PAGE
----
The children's tale 'Fritzi war dabei' (Fritzi was there too) by author Hanna Schott is now in German cinemas. The film uses a child-friendly approach to explain the events that led to the fall of the Berlin Wall.
The Monday Demonstrations, which began at St. Nicholas Church in Leipzig in then-Eastern Germany, ushered in the end of the German Democratic Republic and led to the fall of the Berlin Wall. The demonstration of October 9, 1989, in particular, is regarded as the turning point of the peaceful revolution. Leipzig is celebrating the 30th anniversary of this momentous day with a range of events. On this same day, "Fritzi — A Revolutionary Tale" is launching in German cinemas.
The animated film by directors Ralf Kukula and Matthias Bruhn deals with the events surrounding the fall of the Berlin Wall in a child-friendly way. In calmly assembled images and historically accurate illustrations of the city of Leipzig, it tells the story of this eventful phase of German history.
The film focuses on the friendship between two fourth-graders — Fritzi and Sophie — who are separated when Sophie flees to the West via Hungary with her mother during the summer holidays. Fritzi wants to see Sophie again and gradually gets caught up in the increasing protests and demonstrations that eventually lead to the fall of the Berlin Wall. The film is based on the children's book "Fritzi war dabei: Eine Wendewundergeschichte" by German author Hanna Schott, with illustrations by Gerda Raidt. DW spoke with the author.
DW: Ms. Schott, how did Fritzi come about?
Monika Osberghaus, who later founded Klett Kinderbuch [editor's note: a children's publishing house] in Leipzig, called me spontaneously in January 2009 when she realized that there was nothing on the subject of the fall of the Berlin Wall for younger children — that for means children from the third or fourth grade onwards. And since she also knew that I had spent a lot of time in the GDR and had relatives there, I sprang to her mind.
How did you approach the book?
In an article in the Leipziger Volkszeitung [a local Leipzig newspaper], Monika Osberghaus asked which readers had been primary school pupils in 1989 and who was in 4th grade at the time. That was something special, because you then became a Thälmann pioneer [editor's note: The Ernst Thälmann Pioneer Organization, which was named after the former chairman of the Communist Party of Germany, was the political mass organization for children in the GDR]. Some 60 readers responded, but there was no real material for a story. I thought that maybe the people who were there during that time might not live in Leipzig anymore or that they didn't read the newspaper. I spoke with Pastor Christian Führer, the initiator of the Monday prayers and demostrations. He contacted people who had gone to the demos with their children in the beginning. Then I had various conversations and from those I created the character Fritzi. The one who is the most like Fritzi now lives in Braunschweig. In contrast to the film, I only included things that people had told me in the book.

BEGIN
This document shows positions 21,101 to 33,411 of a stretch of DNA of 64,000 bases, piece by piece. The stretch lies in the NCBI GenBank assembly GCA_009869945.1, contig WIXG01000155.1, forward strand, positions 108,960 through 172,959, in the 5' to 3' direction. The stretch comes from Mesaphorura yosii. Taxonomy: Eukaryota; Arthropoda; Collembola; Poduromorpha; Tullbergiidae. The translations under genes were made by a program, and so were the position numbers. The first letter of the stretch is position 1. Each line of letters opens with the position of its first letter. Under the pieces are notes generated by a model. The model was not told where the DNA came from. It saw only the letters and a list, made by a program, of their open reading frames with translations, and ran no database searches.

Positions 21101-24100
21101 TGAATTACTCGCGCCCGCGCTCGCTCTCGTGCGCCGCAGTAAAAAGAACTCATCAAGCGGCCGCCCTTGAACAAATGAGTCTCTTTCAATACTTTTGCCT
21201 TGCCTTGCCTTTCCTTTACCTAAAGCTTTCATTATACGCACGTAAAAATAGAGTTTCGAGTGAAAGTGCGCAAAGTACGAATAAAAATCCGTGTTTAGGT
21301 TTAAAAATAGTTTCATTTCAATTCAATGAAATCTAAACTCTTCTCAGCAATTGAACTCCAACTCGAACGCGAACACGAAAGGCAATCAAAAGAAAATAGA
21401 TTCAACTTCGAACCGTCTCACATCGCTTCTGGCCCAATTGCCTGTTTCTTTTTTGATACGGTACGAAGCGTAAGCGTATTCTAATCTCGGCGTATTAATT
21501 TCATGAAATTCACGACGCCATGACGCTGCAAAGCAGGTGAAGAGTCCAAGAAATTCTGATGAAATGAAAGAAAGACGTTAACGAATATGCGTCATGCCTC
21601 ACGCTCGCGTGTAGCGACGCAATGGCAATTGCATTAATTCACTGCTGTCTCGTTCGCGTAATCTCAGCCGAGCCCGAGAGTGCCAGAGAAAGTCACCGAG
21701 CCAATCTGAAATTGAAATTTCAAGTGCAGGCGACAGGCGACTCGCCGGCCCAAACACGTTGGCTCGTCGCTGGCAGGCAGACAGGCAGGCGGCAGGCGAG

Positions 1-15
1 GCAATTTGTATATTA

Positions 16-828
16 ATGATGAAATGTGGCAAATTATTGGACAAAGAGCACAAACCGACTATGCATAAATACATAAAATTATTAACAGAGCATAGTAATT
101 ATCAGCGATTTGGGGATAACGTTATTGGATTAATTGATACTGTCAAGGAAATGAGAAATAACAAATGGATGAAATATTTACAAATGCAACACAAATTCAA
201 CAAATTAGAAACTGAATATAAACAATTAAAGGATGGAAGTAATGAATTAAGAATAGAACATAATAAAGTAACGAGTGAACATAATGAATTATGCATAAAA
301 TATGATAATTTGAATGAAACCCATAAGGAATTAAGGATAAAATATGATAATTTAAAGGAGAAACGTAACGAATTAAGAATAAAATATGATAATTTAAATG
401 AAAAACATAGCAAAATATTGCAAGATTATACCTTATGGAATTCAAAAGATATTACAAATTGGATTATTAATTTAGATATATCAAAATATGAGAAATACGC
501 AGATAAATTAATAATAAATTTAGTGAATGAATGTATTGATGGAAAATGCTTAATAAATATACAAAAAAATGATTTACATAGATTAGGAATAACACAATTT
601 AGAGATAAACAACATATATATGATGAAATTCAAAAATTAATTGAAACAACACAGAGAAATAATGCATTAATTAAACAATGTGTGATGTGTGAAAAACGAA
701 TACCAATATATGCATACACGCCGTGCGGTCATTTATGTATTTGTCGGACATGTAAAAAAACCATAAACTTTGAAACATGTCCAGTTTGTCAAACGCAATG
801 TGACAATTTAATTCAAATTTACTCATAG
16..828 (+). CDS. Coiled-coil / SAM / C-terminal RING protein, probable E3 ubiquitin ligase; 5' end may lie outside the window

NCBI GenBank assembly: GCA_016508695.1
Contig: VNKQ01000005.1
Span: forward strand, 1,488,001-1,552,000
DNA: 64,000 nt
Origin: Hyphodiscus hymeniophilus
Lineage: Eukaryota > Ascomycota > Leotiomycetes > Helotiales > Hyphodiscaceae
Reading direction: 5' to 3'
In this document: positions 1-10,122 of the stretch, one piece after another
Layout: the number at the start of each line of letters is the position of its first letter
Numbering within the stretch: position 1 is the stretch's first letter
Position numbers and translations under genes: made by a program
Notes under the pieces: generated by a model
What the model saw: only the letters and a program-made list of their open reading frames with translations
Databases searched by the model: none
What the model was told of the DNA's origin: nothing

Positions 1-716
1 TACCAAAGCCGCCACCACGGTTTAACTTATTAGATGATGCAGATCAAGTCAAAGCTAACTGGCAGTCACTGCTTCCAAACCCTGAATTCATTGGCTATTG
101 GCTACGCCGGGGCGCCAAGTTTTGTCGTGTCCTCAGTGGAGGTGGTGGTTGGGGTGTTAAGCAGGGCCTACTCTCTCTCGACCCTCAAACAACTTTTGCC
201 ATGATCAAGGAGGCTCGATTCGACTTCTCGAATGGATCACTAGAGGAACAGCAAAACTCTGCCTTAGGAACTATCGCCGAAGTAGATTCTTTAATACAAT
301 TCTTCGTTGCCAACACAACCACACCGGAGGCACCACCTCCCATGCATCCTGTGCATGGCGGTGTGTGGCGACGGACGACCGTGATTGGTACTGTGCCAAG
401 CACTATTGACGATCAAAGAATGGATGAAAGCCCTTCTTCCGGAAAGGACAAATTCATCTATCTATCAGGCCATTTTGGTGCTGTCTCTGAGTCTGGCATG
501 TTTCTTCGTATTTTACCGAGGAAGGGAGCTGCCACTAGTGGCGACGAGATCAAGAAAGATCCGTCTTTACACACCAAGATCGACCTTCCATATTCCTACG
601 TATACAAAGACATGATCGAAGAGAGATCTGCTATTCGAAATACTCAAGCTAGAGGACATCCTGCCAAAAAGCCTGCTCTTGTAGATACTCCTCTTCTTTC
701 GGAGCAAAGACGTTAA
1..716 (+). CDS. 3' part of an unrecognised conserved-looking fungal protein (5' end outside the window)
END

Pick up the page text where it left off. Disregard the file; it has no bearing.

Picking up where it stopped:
What impressed you most about the East before the fall of the Wall?
I was always surprised that others weren't even interested in the fact that was another country where you shared the same language. Yet if you went abroad to France or England, you had to struggle to communicate. I found that very fascinating.
It was also still quite post-1968-generation during my studies. I remember you always had to get rid of your East German money at the end of trips there and you then had to buy records and books because you couldn't go out for a nice meal. Later, in pubs in Marburg, we discussed whether GDR citizens should be robbed of their cultural goods or not.
How did the collaboration with illustrator Gerda Raidt come about?
Fritzi was my first book with her. She was born in East Berlin and lives in Leipzig. That was also very important in terms of content. Because we were under a lot of time pressure; everything had to go very quickly. Every chapter that I finished, I sent to Gerda Raidt